The answer is, there is no capacity advantage. As the Bombardier diagram shows, there is a capacity disadvantage, which comes from running at very high speed, on plain line.

Written by beleben

August 15, 2017 at 1:55 pm

Posted in High speed rail, HS2

Ex post in vacuo

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Improving public transport and encouraging car-pooling, walking and cycling are best for taking cars off the road. There is little robust evaluation evidence on the impact road schemes have on local economic development, wrote Centre for Cities researcher Adeline Bailly on the Centre for Cities blog.

[Is road investment the route to local economic growth?, Centre for Cities, 2 Aug 2017]

The What Works Centre for Local Economic Growth reviewed 2,300 evaluations of the local economic impact of transport projects, and found only 17 robust evaluations looking at the local economic impact of roads – and the findings on impacts are rather mixed.

twitter, @CentreforCities: 'How to reduce congestion? Improve public transport, encourage car-pooling, walking & cycling but not road investment '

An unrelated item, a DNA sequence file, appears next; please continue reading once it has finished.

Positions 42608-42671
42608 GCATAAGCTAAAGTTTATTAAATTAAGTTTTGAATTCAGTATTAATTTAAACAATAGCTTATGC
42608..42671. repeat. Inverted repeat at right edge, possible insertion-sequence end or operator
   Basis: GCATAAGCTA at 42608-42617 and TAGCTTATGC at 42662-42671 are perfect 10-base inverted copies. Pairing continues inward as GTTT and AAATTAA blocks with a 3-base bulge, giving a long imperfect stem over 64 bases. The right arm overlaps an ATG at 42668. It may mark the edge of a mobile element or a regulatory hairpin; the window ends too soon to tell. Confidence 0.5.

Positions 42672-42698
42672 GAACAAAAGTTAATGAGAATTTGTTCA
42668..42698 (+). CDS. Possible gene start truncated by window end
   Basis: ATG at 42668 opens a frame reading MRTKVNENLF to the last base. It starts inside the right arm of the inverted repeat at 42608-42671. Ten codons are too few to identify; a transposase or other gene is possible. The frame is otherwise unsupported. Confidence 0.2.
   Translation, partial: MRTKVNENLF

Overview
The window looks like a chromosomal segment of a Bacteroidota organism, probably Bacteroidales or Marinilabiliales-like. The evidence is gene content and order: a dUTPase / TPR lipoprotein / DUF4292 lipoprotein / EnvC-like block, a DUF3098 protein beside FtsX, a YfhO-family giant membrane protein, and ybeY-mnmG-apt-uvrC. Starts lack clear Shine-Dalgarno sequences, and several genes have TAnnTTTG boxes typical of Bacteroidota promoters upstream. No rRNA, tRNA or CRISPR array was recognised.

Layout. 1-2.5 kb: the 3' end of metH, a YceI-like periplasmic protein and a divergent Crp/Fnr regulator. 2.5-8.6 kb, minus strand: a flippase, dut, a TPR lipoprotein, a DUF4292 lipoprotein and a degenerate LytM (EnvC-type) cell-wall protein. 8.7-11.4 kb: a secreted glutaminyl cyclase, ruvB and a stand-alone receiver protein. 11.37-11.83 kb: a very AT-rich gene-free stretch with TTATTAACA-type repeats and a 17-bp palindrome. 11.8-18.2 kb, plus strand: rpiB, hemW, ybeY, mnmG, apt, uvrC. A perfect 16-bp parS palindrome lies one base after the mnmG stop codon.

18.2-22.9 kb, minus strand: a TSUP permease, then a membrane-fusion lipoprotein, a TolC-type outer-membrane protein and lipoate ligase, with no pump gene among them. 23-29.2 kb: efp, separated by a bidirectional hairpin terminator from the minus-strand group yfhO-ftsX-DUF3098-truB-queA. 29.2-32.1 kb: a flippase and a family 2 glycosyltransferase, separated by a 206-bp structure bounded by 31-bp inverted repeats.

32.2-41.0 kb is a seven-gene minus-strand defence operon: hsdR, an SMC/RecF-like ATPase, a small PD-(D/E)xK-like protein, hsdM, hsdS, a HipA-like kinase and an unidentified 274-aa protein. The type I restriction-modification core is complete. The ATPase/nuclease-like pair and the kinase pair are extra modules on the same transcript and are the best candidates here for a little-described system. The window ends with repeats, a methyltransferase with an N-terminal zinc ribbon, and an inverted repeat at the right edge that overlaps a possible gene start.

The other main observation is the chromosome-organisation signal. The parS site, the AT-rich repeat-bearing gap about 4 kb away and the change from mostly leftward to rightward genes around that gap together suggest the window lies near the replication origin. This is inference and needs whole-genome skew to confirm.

But the July 2015 What Works evidence review was mainly concerned with economic outcomes, rather than congestion, and does not really argue the effectiveness of measures for congestion relief.

What Works Growth, Policy Reviews, Transport (extract)

[WWG Evidence Review: Transport – July 2015, extract]

• We found no high quality evaluations that provide evidence on the impact of rail infrastructure on employment, and only a limited number of evaluations showing that road projects have a positive effect.

• We found no high quality evaluations that provide evidence on the impacts of trams, buses, cycling and walking schemes on any economic outcomes.

• Even when studies are able to identify a positive impact on employment, the extent to which this is a result of displacement from other nearby locations is still unresolved. More generally, the spatial scale of any employment effects varies and we do not have enough evidence to be able to generalise about the spatial distribution of effects if they occur. The same is true for other outcomes. The scale at which the studies evaluate impact varies from adjacent neighbourhoods to much larger US counties.

• Surprisingly, very few evaluations consider the impact of transport investment on productivity (we found just three studies, two for roads and one for rail). Although the use of such productivity effects to calculate ‘wider economic benefits’ in transport appraisal is underpinned by a larger evidence base, it is still worrying that so few evaluations can demonstrate that these effects occur in practice.